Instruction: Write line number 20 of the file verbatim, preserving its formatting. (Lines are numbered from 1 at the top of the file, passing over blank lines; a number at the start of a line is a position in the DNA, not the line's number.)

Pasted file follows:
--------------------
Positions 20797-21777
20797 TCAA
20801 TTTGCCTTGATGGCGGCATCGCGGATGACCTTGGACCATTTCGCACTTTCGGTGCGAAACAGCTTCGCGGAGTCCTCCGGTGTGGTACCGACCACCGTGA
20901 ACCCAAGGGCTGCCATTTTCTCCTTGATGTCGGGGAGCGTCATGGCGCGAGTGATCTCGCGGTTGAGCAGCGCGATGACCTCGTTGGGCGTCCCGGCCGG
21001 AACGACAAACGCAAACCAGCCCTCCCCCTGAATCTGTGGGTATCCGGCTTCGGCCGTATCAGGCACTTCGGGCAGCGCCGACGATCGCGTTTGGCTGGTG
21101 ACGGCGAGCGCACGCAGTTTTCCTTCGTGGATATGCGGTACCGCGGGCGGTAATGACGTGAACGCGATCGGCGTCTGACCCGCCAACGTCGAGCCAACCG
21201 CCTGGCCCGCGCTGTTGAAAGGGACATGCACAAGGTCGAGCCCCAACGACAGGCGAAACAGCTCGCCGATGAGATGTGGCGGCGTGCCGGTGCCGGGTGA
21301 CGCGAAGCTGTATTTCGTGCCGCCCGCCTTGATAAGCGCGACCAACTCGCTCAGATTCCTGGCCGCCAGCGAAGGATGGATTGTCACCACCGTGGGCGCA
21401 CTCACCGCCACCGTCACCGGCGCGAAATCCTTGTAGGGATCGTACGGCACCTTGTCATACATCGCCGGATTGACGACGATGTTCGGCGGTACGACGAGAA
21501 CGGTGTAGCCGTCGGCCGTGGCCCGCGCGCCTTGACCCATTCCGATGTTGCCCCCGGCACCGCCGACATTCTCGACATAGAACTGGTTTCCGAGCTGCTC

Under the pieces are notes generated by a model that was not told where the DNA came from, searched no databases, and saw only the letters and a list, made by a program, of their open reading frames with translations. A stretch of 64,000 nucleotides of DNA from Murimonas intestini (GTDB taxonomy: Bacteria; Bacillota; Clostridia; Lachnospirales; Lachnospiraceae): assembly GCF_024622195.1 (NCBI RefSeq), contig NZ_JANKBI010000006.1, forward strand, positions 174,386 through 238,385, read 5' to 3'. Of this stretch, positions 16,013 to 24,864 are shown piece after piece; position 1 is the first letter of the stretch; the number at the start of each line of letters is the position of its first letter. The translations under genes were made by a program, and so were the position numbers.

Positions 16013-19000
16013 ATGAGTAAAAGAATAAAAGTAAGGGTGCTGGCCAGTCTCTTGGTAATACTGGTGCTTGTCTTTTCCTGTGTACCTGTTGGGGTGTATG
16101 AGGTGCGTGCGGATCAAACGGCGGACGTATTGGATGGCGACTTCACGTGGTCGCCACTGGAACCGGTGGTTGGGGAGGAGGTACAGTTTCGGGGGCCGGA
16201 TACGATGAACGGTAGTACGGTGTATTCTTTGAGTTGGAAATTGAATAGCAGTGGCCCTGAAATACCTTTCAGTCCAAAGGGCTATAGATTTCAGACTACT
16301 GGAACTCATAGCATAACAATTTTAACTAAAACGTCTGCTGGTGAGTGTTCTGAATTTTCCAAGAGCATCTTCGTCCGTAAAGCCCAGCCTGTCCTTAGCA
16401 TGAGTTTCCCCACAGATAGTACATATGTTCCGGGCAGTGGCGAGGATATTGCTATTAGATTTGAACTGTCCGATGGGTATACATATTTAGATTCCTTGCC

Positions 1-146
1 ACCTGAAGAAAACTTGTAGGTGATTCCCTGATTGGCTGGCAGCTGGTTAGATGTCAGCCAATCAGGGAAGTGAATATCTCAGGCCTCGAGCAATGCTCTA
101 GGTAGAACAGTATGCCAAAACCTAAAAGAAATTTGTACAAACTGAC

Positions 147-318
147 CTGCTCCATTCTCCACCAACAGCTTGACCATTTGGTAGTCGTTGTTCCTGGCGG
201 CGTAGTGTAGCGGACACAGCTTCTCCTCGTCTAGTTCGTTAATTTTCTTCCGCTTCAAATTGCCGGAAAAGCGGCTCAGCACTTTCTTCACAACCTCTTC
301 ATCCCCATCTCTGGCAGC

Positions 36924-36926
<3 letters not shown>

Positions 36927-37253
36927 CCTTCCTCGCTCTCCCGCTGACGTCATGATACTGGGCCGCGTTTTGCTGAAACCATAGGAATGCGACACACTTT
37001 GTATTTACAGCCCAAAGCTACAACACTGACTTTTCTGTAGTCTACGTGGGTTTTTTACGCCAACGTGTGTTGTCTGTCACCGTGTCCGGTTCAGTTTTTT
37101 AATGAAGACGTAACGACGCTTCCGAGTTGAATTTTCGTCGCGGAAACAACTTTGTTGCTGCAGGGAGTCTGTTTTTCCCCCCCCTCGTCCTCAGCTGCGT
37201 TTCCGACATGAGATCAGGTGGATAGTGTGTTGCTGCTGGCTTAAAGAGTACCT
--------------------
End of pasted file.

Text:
101 GGTAGAACAGTATGCCAAAACCTAAAAGAAATTTGTACAAACTGAC